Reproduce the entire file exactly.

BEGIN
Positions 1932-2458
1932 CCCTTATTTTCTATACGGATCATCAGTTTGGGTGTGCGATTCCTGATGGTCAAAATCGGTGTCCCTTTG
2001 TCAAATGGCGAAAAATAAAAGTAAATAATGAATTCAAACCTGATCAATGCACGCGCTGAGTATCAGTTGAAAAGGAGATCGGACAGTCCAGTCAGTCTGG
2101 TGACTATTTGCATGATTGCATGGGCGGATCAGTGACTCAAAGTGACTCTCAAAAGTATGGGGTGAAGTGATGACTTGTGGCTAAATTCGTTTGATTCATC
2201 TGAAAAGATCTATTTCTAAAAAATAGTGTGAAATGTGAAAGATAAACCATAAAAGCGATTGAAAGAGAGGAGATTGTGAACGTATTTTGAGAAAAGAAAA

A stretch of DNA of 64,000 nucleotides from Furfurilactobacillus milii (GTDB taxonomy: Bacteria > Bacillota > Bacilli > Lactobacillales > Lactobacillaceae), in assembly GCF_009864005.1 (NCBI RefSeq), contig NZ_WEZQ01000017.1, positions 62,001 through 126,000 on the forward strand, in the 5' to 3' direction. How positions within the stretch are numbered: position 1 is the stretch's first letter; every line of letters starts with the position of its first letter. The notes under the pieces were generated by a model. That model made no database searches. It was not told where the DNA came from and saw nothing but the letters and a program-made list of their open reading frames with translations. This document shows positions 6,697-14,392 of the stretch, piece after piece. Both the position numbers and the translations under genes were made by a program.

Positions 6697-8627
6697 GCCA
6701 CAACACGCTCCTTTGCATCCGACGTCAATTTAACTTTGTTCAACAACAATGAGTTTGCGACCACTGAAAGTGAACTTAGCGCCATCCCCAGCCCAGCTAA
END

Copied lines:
Positions 1932-2458
1932 CCCTTATTTTCTATACGGATCATCAGTTTGGGTGTGCGATTCCTGATGGTCAAAATCGGTGTCCCTTTG
2001 TCAAATGGCGAAAAATAAAAGTAAATAATGAATTCAAACCTGATCAATGCACGCGCTGAGTATCAGTTGAAAAGGAGATCGGACAGTCCAGTCAGTCTGG
2101 TGACTATTTGCATGATTGCATGGGCGGATCAGTGACTCAAAGTGACTCTCAAAAGTATGGGGTGAAGTGATGACTTGTGGCTAAATTCGTTTGATTCATC
2201 TGAAAAGATCTATTTCTAAAAAATAGTGTGAAATGTGAAAGATAAACCATAAAAGCGATTGAAAGAGAGGAGATTGTGAACGTATTTTGAGAAAAGAAAA

A stretch of DNA of 64,000 nucleotides from Furfurilactobacillus milii (GTDB taxonomy: Bacteria > Bacillota > Bacilli > Lactobacillales > Lactobacillaceae), in assembly GCF_009864005.1 (NCBI RefSeq), contig NZ_WEZQ01000017.1, positions 62,001 through 126,000 on the forward strand, in the 5' to 3' direction. How positions within the stretch are numbered: position 1 is the stretch's first letter; every line of letters starts with the position of its first letter. The notes under the pieces were generated by a model. That model made no database searches. It was not told where the DNA came from and saw nothing but the letters and a program-made list of their open reading frames with translations. This document shows positions 6,697-14,392 of the stretch, piece after piece. Both the position numbers and the translations under genes were made by a program.

Positions 6697-8627
6697 GCCA
6701 CAACACGCTCCTTTGCATCCGACGTCAATTTAACTTTGTTCAACAACAATGAGTTTGCGACCACTGAAAGTGAACTTAGCGCCATCCCCAGCCCAGCTAA